The Ethereum blockchain powers its native crypto token (ETH) and its flexibility also allows for the creation of non-fungible tokens (NFTs), unique digital tokens on the blockchain used to record proof of authenticity as well as proof of ownership.
One project that has been making waves in the past few months is Ethereum Name Service (ENS). So, what is ENS? And why has it become the talk of the town lately?
In this article we breakdown exactly how it works and what it’s all about.
What is ENS and How Does it Work?
ENS is a naming service for public addresses (wallet addresses), hashes and many other machine-readable identifiers. It works like the conventional Domain Name System (DNS) used in centralized websites and seamlessly connects hard-to-read data strings with easily readable addresses for human users. ENS allows users to create a simple web-styled address that is easier to read and remember for their Ethereum wallet address.
Like how DNS works in a centralized web where websites are hosted on a respective IP address like 2001:4860:4860::8844, but nobody uses addresses like this to search for a page on their browser; instead, we use names like Google.com. Such names are called DNS, but on blockchain networks, ENS replaces DNS and does more than just a name for an address.
Imagine you want to send the crypto token to a friend; you’ll need the friend’s public key, a string of alphanumeric characters. Extra caution is usually taken to ensure no character is missing or misplaced from these characters to avoid sending funds to an irretrievable address.
Instead of the hassles attached to all these, the ENS can replace an Ethereum public key with a concise and readable address. Like changing 0x58Bdb34b3096c2c4f7B0a9902f1722feaeF0341A to Brad.eth which will be easier to remember and share.
Since the Ethereum blockchain powers ENS, the naming protocol is open, decentralized, and compatible with web3, unlike the DNS in web2. With this protocol, each name has .eth attached to its end, and that single name can be connected to multiple public addresses, transaction hashes, and metadata.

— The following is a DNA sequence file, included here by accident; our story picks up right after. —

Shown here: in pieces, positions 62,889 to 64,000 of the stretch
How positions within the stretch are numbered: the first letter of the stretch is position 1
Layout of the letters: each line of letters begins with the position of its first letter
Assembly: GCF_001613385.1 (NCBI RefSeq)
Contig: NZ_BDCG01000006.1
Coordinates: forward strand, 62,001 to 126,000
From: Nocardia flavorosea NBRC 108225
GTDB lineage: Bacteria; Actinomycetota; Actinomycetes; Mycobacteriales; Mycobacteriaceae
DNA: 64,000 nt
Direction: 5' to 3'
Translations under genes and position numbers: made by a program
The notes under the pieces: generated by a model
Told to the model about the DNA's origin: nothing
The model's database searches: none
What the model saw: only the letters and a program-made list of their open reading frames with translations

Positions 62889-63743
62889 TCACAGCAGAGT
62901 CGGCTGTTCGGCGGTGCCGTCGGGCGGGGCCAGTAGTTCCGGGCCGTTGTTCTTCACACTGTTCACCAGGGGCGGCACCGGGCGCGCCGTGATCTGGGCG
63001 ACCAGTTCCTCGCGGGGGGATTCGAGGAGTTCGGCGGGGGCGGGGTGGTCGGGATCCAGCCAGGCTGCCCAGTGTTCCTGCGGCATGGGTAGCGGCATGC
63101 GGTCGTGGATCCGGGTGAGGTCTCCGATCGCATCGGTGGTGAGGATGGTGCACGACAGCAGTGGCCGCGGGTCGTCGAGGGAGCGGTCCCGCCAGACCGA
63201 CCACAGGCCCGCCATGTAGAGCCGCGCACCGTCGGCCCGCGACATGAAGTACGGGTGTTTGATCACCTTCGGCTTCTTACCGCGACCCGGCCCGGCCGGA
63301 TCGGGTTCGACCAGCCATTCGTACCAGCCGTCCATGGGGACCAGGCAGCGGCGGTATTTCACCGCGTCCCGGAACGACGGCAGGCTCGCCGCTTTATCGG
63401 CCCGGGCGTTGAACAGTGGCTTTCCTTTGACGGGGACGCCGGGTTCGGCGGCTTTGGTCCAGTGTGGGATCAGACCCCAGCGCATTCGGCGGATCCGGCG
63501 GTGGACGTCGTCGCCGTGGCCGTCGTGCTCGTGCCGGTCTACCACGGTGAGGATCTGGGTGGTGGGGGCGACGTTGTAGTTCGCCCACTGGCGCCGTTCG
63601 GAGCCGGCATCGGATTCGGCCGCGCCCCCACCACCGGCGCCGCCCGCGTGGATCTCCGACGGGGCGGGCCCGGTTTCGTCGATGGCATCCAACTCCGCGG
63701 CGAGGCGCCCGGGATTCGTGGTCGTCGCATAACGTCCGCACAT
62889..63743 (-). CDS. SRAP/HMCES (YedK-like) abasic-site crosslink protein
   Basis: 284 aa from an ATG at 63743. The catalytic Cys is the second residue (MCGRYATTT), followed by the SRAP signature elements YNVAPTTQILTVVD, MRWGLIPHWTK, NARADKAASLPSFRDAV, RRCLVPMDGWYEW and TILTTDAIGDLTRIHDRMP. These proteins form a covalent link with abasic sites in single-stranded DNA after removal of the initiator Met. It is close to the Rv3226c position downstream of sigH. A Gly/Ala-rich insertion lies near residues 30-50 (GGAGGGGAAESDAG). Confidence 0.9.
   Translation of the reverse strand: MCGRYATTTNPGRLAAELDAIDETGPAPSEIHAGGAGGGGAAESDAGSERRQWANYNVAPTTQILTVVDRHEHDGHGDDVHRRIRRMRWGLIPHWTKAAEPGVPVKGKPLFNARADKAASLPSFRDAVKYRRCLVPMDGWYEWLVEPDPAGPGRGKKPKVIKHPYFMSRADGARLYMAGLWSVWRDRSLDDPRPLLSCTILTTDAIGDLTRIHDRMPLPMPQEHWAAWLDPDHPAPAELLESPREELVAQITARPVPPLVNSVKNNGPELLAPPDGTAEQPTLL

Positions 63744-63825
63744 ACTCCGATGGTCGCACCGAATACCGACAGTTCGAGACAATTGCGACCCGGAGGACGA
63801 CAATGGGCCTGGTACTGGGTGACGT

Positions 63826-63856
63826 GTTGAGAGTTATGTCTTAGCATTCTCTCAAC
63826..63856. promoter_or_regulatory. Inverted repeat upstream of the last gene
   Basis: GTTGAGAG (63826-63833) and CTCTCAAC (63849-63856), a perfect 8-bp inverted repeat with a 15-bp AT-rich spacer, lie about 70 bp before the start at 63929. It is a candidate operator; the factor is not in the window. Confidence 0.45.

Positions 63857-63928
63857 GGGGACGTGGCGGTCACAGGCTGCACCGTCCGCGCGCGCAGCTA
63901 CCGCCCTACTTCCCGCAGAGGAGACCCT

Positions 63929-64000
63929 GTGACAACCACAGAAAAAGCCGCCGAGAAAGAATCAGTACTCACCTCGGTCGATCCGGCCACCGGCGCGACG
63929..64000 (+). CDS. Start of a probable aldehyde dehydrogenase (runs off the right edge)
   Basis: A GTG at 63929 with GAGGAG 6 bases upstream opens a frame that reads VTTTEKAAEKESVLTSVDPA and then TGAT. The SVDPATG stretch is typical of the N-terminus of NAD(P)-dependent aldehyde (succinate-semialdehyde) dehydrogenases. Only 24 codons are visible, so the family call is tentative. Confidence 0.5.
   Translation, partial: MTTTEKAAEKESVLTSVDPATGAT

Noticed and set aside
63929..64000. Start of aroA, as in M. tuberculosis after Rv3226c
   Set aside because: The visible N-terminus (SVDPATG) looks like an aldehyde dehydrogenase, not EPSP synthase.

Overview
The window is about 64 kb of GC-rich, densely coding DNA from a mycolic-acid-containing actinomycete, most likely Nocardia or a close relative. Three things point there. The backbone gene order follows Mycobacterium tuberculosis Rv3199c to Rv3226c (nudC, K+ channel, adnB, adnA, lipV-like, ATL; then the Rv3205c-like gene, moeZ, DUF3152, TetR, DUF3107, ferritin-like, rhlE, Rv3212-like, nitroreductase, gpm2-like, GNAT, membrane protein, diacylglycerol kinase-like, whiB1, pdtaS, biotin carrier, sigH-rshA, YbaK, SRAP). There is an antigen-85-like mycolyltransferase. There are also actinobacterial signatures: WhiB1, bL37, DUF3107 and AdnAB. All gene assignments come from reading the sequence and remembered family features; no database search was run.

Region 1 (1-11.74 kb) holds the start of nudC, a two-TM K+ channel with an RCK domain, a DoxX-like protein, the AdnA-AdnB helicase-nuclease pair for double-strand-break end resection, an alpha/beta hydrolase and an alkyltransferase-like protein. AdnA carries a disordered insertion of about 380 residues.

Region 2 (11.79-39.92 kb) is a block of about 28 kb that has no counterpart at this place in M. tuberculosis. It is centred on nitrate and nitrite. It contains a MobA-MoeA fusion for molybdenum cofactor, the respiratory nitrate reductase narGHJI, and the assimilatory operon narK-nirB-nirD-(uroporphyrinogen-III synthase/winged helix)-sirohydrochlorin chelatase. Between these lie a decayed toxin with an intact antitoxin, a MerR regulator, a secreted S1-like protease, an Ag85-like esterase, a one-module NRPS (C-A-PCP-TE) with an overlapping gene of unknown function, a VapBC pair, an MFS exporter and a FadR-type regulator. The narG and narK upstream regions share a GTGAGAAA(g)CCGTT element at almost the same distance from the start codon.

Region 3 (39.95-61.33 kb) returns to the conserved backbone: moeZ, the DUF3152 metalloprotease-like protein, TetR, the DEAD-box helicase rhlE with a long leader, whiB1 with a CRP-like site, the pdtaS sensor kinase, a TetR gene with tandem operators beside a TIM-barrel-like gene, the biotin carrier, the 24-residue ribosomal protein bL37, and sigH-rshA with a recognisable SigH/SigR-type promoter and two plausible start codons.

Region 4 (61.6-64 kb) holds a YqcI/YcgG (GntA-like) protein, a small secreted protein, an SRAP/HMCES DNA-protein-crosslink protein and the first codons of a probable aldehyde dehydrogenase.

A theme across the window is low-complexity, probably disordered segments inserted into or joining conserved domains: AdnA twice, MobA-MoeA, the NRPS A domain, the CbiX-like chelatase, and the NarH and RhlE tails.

ENS and DNS might have similarities even when on different ecosystems, but ENS has a different architecture than DNS. The ENS has a remarkable architecture such that users can import their existing DNS domain to ENS, like Google.com to Google.eth.
Furthermore, domain owners can control and configure subdomains to any length. For instance, if Brad owns the “brad.eth” domain, he can also create “gov.brad.eth” and modify his whims. This remarkable framework gives owners a high level of freedom, allowing them to dish out domains freely.
The ENS protocol has two main components in its architecture:
1. The Registry
The registry is a component of the ENS that uses a smart contract to register all domains and subdomains. It registers them by storing essential information of each domain and subdomain. This essential information includes:
- The domain owner, can be a smart contract or a user (external account).
- The domain resolver.
- The caching TTL for all records under a domain. The caching TTL (Time-To-Live) refers to how long a record stays cached or stored.